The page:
Gloucester tabula set

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Gloucester tabula set
Photograph in plan view of the gaming set showing triangular points and assorted gaming pieces
SizeApprox. 450 × 600mm (board), pieces 45mm[1]
Created11th century, or 1100-20.
51°51′51″N 2°15′01″W / 51.8643°N 2.2502°W / 51.8643; -2.2502
Present locationMuseum of Gloucester

The Gloucester tabula set is the earliest surviving board and complete set of counters for the game tabula, a tables game and possible predecessor of backgammon.[2] Dating from the 11th or early 12th century, it is an example of Romanesque art. Discovered on the site of Gloucester Castle in 1983, in the English city of Gloucester, it is now on display in the Museum of Gloucester.


The set was excavated at 28–32 Commercial Road, Gloucester, the site of a Norman castle.[3] One hundred and fifty pieces of carved bone were found at the bottom of a late-11th-century rubbish pit. These comprised a full set of 30 gaming pieces, and fragments of the board.[4] Some fragments are missing, and there is evidence of deliberate damage in four places. This suggests that the set was deliberately broken up elsewhere, and dumped in the pit.[5] Archaeological evidence suggests that this happened c. 1070-1120, with study of the artistic characteristics of the board indicating a date of around 1100. The playing pieces are in the Romanesque style of the Normans, but the carved bone pieces which comprise the board exhibit elements of the Borre, Ringerike and Urnes artistic styles. These styles are strongly associated with Vikings, suggesting it may have been built by an Anglo-Scandinavian craftsperson; there is little trace of Anglo-Saxon influence.[6]

The set, like most tables games including backgammon, contains a board of 24 'points', around which the playing pieces would have been moved. The points are divided into two groups of 12, each with different decoration; there is no evidence that the points were coloured. One section of the board was found apparently complete, and suggests that the patterns would have alternated.[4] The points are obelisk shaped. Roman boards had square points, with triangular points appearing only in the 13th century. The design is therefore transitional between these.[4]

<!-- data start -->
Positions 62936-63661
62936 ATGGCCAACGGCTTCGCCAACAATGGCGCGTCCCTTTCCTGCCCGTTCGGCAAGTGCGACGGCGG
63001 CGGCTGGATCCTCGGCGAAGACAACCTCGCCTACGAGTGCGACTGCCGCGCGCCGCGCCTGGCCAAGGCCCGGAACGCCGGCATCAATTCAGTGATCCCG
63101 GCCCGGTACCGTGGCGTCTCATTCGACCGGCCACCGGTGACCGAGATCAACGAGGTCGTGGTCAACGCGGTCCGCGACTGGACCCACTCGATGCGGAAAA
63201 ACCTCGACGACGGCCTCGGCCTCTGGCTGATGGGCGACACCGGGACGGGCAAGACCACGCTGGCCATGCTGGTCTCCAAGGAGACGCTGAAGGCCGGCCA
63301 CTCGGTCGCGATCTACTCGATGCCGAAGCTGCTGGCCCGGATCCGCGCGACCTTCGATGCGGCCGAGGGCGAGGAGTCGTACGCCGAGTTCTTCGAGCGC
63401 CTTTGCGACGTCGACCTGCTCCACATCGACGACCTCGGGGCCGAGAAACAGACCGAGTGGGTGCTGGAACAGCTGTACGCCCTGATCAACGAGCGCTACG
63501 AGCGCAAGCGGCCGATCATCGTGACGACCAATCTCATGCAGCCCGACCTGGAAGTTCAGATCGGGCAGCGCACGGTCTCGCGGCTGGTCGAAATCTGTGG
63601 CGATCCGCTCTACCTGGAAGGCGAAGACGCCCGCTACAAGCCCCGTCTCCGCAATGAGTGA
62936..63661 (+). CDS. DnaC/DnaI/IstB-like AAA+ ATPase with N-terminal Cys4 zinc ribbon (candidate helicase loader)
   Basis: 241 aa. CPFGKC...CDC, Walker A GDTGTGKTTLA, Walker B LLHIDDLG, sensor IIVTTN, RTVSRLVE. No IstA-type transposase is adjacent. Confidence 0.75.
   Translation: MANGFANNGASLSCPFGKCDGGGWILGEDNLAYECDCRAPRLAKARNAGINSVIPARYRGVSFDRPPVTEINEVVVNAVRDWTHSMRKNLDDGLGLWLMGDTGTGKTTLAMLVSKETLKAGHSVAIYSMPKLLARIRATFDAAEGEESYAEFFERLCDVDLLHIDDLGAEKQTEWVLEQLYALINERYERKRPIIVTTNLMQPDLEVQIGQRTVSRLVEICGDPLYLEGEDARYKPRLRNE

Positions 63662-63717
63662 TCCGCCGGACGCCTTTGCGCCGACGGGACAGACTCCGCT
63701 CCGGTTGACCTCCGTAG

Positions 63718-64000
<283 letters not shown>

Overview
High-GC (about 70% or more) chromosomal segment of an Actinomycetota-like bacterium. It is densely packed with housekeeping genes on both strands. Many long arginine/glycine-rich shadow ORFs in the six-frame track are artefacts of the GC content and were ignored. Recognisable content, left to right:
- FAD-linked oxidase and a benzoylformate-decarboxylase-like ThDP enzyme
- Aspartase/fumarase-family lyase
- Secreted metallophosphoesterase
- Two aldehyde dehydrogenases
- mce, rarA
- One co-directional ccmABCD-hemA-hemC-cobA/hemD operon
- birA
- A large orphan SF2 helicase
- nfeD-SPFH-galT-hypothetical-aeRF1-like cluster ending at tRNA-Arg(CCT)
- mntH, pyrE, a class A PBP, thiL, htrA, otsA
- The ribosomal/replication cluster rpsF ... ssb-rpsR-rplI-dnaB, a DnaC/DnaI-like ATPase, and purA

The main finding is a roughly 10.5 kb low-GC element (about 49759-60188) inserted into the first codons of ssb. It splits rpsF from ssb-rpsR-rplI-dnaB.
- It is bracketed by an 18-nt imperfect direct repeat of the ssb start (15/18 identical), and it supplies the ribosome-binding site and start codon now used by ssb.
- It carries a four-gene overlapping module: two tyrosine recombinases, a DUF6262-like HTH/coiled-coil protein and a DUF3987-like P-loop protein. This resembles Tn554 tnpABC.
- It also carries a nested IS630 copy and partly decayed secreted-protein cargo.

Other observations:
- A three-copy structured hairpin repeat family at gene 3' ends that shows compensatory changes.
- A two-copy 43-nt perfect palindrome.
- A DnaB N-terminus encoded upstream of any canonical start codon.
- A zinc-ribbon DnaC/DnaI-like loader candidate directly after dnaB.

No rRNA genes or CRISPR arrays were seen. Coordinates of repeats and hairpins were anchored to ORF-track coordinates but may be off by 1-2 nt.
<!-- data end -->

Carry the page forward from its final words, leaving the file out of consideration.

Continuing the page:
The board included spaces between points, and rectangular plates laid lengthways down the centre of the board. The latter are covered in an interlaced snake design.[4]

There is no evidence to indicate that the board was hinged.[7] Corrosion from iron pins indicates that the bone inlay was fastened to a wooden base, about 600 by 450 mm (24 by 18 in) in size.[1][7]


The set comprises a full set of 30 gaming pieces. The pieces average 44.5 mm (1.75 in) in diameter and are 7.5 mm (0.3 in) thick. It is possible that a lathe was used in the manufacture. A central dimple is present on 26 of the 30 pieces.[7]

No dice were found.[4] The pieces' depictions have been identified as follows. Pieces 1–15 are made from red deer skull, 16–30 from red deer antler. There is no evidence that the pieces were stained to create two distinctly coloured sets. There are no unifying themes in the symbolism that would enable the counters to be grouped into sets.[8]

The attributions below are from Darvill (1988). Stewart (1993) proposes different interpretations of some of the images.


  1. ^ a b Darvill 1988, p. 31
  2. ^ Stewart 1993, p. 90
  3. ^ Darvill 1988, p. 1
  4. ^ a b c d e Stewart 1984, p. 186
  5. ^ Stewart 1993, A1-4
  6. ^ Stewart 1993, p. 88, A2-8
  7. ^ a b c Stewart 1984, p. 188
  8. ^ Darvill 1988, pp. 31–2


  • Darvill, Timothy; Greatorex, P. A.; Isaac, P.; Morris, Carole A.; Stewart, I. J.; Straker, Vanessa; Vince, A. G. (1988). "Excavations on the Site of the Early Norman Castle at Gloucester, 1983–84". Medieval Archaeology. 32 (1): 1–49. doi:10.1080/00766097.1988.11735500.
  • Norman, Mark; Black, James (1987). "The conservation of the Gloucester tabula set". Recent advances in the conservation and analysis of artifacts. London. pp. 37–39. ISBN 0-9512429-0-3.
  • Stewart, Ian; Watkins, Malcolm (1984). "An 11th-century bone tabula set from Gloucester [preliminary account]". Medieval Archaeology. 28: 185–90.
  • Stewart, I. J. (1993). The Gloucester Tabulae set: its discovery and interpretation (PhD). Bristol.

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